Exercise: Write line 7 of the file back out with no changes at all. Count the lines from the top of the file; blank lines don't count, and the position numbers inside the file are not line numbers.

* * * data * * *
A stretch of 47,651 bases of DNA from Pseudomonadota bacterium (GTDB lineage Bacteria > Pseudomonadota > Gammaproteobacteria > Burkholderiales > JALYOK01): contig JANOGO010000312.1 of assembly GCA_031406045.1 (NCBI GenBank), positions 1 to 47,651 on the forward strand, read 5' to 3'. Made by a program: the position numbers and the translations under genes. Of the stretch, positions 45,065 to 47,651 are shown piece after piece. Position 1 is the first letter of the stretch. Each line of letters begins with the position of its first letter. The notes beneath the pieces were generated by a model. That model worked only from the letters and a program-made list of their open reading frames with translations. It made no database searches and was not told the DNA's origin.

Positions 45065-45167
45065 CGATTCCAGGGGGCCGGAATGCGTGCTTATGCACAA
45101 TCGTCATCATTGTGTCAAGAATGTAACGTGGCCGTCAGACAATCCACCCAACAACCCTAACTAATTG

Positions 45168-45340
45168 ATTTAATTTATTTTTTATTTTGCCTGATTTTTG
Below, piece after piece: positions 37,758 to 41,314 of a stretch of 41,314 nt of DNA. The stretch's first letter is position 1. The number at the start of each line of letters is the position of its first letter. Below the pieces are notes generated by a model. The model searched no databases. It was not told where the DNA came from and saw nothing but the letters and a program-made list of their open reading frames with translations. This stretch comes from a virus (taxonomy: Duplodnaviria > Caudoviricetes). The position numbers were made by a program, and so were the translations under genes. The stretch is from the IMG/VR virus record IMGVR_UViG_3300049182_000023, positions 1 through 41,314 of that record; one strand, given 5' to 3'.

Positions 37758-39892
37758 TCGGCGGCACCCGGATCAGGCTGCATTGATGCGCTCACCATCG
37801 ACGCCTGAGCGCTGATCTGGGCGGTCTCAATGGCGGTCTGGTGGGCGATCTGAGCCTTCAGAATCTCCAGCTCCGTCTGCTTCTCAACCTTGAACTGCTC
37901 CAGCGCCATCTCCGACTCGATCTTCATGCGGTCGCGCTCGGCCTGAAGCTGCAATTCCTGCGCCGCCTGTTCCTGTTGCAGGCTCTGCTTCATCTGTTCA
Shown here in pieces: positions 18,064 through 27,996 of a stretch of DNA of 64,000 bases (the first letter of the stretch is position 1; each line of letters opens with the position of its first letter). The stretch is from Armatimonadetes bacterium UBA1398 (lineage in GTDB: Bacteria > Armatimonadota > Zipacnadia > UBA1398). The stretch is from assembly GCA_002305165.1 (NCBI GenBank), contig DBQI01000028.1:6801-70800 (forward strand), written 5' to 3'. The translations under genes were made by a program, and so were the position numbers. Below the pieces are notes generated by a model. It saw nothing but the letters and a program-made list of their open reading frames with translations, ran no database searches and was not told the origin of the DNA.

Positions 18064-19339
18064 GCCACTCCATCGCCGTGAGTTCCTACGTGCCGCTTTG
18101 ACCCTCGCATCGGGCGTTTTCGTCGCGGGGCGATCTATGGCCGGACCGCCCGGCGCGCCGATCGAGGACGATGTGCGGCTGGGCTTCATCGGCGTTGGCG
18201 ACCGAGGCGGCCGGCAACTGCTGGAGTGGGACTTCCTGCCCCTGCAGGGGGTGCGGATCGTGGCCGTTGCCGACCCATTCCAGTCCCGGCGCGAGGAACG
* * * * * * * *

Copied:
Below, piece after piece: positions 37,758 to 41,314 of a stretch of 41,314 nt of DNA. The stretch's first letter is position 1. The number at the start of each line of letters is the position of its first letter. Below the pieces are notes generated by a model. The model searched no databases. It was not told where the DNA came from and saw nothing but the letters and a program-made list of their open reading frames with translations. This stretch comes from a virus (taxonomy: Duplodnaviria > Caudoviricetes). The position numbers were made by a program, and so were the translations under genes. The stretch is from the IMG/VR virus record IMGVR_UViG_3300049182_000023, positions 1 through 41,314 of that record; one strand, given 5' to 3'.